Key Features and Enhancements
This Optimized Deep Learning Framework release includes the following key features and enhancements.
- NVIDIA Optimized Deep Learning Framework, powered by Apache MXNet container image version 22.12 is based on 1.9.1.
Apache MXNet, formerly an effort undergoing incubation at The Apache Software Foundation (ASF), has graduated to become a full-status active project of the ASF.
- Starting with the 22.07 release, the NVIDIA Optimized Deep Learning Framework containers are available for the Arm SBSA platform. For example, pulling the Docker image nvcr.io/nvidia/mxnet:22.07-py3 on an Arm SBSA machine will automatically fetch the Arm-specific image.
- Deep learning framework containers 19.11 and later include experimental support for Singularity v3.0.
- The TensorCore example models are no longer provided in the core container (previously shipped in
The models can instead be obtained from Github or the NGC. Some python packages, included in previous containers to support these example models, have also been removed. Depending on their specific use cases, you might need to add some packages that were previously preinstalled.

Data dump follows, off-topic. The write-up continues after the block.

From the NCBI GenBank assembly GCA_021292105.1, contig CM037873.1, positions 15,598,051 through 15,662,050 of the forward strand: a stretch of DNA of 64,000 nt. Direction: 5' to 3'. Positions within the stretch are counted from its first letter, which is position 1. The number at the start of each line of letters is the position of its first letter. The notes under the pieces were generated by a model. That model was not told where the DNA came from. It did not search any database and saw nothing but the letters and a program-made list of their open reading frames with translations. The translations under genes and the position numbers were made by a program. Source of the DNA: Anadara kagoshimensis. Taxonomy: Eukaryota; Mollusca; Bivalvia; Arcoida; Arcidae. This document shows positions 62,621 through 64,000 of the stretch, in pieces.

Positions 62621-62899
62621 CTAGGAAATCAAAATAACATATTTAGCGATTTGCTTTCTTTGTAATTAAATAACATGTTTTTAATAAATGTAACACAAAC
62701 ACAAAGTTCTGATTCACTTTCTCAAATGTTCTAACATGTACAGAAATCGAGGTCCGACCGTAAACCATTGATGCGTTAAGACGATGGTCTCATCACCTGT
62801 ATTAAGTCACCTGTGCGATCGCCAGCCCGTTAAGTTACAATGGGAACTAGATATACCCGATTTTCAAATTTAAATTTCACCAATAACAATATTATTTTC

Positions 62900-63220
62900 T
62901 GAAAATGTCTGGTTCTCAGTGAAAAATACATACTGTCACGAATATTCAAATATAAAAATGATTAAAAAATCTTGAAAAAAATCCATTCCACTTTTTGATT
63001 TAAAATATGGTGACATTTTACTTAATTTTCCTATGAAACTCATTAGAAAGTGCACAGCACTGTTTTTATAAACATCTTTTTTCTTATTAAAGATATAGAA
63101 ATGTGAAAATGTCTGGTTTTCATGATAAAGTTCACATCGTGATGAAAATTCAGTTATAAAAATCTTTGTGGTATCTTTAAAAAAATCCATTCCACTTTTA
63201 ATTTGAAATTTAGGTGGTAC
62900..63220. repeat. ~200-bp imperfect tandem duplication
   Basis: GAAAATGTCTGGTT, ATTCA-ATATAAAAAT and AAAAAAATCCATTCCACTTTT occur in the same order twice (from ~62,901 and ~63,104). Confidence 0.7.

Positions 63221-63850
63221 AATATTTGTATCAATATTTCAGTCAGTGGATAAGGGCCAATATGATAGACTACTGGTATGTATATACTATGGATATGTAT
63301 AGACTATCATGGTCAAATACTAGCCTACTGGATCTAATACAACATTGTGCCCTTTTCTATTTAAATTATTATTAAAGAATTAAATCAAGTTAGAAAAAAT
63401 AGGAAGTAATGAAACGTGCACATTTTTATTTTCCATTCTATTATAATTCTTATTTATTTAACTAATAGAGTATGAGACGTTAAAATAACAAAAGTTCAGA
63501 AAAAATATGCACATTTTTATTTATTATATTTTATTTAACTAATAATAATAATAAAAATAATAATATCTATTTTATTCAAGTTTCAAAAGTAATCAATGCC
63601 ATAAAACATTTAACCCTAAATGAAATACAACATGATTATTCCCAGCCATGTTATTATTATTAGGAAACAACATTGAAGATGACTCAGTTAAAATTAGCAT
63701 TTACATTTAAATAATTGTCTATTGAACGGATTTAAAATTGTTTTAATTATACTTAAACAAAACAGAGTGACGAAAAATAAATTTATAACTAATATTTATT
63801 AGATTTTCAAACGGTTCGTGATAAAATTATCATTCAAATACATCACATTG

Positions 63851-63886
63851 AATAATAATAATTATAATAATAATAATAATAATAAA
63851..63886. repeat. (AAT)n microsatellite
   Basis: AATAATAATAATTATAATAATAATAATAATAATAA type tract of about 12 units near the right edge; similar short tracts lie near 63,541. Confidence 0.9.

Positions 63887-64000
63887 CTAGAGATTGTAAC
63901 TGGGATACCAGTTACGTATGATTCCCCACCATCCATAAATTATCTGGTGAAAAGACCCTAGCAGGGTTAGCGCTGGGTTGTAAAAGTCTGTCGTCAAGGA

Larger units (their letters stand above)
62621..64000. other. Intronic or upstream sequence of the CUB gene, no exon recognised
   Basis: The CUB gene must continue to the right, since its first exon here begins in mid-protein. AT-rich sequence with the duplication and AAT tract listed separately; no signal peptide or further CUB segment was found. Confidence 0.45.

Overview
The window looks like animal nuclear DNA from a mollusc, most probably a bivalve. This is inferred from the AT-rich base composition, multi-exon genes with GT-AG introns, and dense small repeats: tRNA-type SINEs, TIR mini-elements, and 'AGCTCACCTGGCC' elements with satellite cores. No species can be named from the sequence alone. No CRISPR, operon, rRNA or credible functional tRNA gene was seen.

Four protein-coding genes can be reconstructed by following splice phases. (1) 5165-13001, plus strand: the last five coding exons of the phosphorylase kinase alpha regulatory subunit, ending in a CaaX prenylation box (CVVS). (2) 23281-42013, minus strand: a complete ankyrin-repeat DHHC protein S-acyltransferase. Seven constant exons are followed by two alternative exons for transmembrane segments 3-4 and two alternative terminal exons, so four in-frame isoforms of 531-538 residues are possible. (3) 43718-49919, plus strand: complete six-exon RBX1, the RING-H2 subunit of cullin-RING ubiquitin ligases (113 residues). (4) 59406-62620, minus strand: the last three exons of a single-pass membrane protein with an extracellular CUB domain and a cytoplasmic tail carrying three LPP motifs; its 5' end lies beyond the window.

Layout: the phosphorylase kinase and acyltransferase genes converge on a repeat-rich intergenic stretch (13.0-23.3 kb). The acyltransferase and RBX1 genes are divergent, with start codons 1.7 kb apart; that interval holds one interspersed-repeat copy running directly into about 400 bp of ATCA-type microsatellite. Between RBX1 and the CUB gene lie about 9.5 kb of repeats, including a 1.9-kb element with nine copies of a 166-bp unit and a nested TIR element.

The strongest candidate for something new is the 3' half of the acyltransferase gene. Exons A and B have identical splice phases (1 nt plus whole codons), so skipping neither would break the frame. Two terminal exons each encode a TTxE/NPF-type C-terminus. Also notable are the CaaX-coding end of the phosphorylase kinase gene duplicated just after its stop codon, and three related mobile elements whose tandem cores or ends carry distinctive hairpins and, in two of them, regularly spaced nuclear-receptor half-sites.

NVIDIA Optimized Deep Learning Framework Container Versions
The following table shows what versions of Ubuntu, CUDA, Apache MXNet, and TensorRT are supported in each of the NVIDIA containers for the Optimized Deep Learning Framework. For older container versions, refer to the Frameworks Support Matrix.
Tensor Core Examples
The tensor core examples in GitHub and NGC focus on achieving the best performance and convergence from Volta tensor cores by using the latest deep learning example networks and model scripts for training. Each example model trains with mixed precision Tensor Cores on Volta and NVIDIA Turing, so you can get results much faster than training without tensor cores. This model is tested against each NGC monthly container release to ensure consistent accuracy and performance over time. This container includes the following tensor core examples:
- The ResNet50 v1.5 model is a slightly modified version of the original ResNet50 v1 model that trains to a higher accuracy.